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May 25, 2011

Is Atrial Fibrillation Life-threatening in Women?

Cardiovascular risk is greatest within a month of the first AF event.

Atrial Fibrillation (AF) is the most common type of arrhythmia, or abnormal heart rhythm, occurring in over 2 million adults in the United States. This condition occurs when electrical signals in the body cause the heart to beat rapidly and irregularly, preventing blood from flowing properly through the heart chambers and increasing risk for stroke. There are different types of AF, some of which are temporary and stop on their own, while some are permanent and only stop with treatment. Those with AF often experience chest pain, although many with AF do not experience symptoms at all.

Atrial Fibrillation is most common in people who have heart disease and other cardiovascular conditions or those who have experienced heart attacks. While AF increases risk for stroke and heart failure, there are many effective treatments that can help patients with this condition live normal and active lives. However, as AF is most often accompanied by heart disease or cardiovascular conditions, risk of complications are increased in patients with confounding risk factors.

But how risky is AF in otherwise healthy patients? Researchers explored this question, studying risk of death and cardiovascular events, such as stroke and heart attack, in healthy women that develop this condition. What they found is that even among healthy women without heart disease or other cardiovascular conditions, new-onset AF significantly increases risk of death. However, women were found to have highest risk of death following a nonfatal cardiovascular event and/or within 30 days of the first AF event.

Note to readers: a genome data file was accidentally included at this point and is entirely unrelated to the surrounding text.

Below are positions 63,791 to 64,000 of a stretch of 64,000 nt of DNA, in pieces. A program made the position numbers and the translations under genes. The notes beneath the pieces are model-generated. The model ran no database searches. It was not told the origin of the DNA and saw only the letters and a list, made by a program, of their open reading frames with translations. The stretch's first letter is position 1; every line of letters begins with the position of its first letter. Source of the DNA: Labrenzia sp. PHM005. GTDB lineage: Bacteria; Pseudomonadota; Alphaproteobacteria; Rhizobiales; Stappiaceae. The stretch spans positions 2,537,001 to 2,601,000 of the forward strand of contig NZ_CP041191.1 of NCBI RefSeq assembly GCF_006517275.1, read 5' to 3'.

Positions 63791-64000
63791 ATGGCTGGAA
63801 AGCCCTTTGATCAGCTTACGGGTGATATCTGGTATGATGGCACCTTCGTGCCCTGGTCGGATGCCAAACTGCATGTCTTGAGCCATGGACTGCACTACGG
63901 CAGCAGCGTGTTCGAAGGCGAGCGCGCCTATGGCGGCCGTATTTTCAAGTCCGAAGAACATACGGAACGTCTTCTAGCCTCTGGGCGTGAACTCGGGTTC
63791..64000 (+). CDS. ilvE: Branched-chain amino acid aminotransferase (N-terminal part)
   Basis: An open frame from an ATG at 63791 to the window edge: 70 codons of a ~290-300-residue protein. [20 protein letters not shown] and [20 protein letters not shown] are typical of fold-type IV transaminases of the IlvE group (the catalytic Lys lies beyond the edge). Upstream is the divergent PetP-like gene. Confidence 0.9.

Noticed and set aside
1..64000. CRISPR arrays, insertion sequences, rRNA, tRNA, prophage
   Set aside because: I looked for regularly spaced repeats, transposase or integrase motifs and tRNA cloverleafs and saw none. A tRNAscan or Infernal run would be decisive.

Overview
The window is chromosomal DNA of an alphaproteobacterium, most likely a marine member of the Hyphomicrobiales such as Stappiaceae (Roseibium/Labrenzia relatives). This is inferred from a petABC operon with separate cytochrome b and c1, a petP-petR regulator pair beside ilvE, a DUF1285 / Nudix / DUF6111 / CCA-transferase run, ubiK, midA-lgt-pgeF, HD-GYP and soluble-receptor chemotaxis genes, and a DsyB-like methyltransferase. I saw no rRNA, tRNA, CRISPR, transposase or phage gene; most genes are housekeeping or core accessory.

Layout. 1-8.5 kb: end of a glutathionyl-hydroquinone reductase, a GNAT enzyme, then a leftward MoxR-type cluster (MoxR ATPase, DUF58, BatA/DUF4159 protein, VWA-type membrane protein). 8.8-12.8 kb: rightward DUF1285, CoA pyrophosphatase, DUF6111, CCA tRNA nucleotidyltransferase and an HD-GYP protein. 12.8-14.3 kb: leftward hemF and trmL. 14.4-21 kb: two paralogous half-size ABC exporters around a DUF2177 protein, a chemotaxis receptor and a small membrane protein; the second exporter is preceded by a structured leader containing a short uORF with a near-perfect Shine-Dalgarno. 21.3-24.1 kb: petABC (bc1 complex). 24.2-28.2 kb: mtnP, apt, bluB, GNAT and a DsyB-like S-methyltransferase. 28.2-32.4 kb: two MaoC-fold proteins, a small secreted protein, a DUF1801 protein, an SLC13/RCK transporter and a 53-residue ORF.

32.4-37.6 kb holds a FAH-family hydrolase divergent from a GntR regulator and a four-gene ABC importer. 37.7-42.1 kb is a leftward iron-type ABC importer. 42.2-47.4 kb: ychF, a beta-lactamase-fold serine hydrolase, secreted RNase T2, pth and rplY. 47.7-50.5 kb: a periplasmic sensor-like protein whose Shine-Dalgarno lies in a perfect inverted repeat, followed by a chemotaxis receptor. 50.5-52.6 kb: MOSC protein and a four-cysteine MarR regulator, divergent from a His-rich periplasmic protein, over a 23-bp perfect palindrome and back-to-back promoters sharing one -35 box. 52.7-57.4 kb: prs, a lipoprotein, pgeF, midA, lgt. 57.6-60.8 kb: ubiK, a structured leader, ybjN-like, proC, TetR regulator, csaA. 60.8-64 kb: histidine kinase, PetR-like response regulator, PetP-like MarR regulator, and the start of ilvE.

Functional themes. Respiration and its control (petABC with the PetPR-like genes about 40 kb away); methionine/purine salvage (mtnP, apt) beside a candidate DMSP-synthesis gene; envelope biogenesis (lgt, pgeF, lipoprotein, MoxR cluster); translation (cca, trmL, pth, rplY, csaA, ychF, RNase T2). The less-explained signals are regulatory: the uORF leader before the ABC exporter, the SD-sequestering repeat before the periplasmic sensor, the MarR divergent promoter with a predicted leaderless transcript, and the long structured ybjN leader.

So what does this mean? There is much room to improve outcomes for otherwise healthy women with AF. If most deaths in women with AF occur after a nonfatal cardiovascular event or within 30 days of the first AF event, doctors now know that these patients should be closely managed during these periods to prevent adverse outcomes. Through proper medication and other forms of treatment, women have a better chance of making it through these riskier stages, managing their AF and ultimately living full, healthy lives.  

Questions for You to Consider

  • Who is at highest risk for AF?

  • Adults with heart disease, cardiovascular conditions or history of heart attack are at greatest risk for AF. Other common risk factors include obesity, high blood pressure, diabetes, lung disease and metabolic syndrome. Risk for AF also increases with age.

  • How can I prevent AF?

  • The prevention of AF is similar to the prevention of heart disease. By maintaining a healthy weight, exercising regularly and following a heart healthy diet you can significantly lower risk for AF. You can also help reduce risk by managing any risk factors for heart disease you may have, such as blood pressure and cholesterol, limiting alcohol intake and quitting smoking if you’re a smoker.

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